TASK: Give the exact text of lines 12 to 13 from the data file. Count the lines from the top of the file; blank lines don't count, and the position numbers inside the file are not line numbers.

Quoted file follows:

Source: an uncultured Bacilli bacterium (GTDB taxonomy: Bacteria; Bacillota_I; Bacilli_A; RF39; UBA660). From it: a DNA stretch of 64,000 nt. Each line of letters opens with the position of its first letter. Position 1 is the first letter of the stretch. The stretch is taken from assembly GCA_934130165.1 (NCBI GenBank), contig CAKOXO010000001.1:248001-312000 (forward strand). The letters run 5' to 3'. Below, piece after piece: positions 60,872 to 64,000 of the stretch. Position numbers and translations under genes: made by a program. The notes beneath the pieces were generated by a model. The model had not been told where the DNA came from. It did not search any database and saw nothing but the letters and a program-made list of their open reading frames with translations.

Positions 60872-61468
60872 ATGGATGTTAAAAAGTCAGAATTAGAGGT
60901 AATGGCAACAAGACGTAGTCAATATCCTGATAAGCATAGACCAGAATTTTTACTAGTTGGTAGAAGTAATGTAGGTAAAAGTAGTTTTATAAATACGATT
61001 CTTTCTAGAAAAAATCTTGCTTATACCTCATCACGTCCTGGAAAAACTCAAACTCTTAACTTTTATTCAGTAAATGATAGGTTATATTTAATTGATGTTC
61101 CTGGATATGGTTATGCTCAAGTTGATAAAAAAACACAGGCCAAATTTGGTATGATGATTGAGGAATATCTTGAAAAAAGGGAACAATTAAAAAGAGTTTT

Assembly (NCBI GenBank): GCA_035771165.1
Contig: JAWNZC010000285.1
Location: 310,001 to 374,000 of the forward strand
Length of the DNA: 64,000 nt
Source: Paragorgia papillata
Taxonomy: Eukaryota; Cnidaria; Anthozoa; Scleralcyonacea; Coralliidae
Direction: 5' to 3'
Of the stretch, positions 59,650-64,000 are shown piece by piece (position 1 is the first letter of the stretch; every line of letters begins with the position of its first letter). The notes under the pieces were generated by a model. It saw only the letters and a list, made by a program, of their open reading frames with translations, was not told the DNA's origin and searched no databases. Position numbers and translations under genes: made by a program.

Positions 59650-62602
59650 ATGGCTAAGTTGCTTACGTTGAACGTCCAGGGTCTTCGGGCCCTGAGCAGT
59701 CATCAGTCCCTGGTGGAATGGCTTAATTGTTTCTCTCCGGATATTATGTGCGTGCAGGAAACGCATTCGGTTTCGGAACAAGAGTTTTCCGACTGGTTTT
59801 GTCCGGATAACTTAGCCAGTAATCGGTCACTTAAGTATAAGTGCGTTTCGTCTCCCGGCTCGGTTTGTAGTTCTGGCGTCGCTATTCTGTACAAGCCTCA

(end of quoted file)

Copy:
Taxonomy: Eukaryota; Cnidaria; Anthozoa; Scleralcyonacea; Coralliidae
Direction: 5' to 3'